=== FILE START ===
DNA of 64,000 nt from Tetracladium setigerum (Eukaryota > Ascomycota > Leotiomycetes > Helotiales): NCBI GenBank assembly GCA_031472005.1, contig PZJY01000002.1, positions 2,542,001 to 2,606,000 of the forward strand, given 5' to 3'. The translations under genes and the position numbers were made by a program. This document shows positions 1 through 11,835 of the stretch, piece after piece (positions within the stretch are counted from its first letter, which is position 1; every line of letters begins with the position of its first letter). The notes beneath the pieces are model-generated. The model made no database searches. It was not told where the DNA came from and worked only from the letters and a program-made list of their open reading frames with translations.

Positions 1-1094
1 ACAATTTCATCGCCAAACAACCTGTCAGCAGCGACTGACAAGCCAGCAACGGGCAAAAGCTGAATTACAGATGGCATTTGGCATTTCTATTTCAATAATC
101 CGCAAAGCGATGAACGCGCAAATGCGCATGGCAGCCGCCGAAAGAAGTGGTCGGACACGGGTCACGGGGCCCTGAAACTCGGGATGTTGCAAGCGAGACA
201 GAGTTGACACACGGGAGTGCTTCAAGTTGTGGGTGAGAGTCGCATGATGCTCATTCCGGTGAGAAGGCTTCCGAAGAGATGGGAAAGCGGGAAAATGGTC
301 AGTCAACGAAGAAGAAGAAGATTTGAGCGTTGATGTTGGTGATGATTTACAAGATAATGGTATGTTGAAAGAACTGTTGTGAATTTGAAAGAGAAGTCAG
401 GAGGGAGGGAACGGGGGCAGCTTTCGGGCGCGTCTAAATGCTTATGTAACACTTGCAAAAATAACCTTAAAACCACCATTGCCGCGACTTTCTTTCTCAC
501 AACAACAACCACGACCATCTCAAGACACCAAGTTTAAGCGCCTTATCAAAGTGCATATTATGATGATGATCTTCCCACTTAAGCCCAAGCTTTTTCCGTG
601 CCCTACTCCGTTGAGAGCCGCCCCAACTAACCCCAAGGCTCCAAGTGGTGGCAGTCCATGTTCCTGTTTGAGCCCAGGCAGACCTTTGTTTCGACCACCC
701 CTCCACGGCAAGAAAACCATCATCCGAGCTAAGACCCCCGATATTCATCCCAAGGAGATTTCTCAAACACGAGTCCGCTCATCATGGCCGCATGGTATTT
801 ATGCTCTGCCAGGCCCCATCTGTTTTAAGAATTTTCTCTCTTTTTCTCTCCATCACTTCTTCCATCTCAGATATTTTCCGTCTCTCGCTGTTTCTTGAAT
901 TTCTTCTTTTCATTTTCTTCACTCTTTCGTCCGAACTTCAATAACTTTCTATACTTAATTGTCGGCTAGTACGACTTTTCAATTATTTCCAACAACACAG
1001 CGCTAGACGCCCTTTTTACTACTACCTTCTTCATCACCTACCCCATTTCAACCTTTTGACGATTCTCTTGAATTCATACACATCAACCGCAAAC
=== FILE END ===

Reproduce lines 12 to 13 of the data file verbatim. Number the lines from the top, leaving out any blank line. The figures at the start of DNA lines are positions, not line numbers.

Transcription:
901 TTCTTCTTTTCATTTTCTTCACTCTTTCGTCCGAACTTCAATAACTTTCTATACTTAATTGTCGGCTAGTACGACTTTTCAATTATTTCCAACAACACAG
1001 CGCTAGACGCCCTTTTTACTACTACCTTCTTCATCACCTACCCCATTTCAACCTTTTGACGATTCTCTTGAATTCATACACATCAACCGCAAAC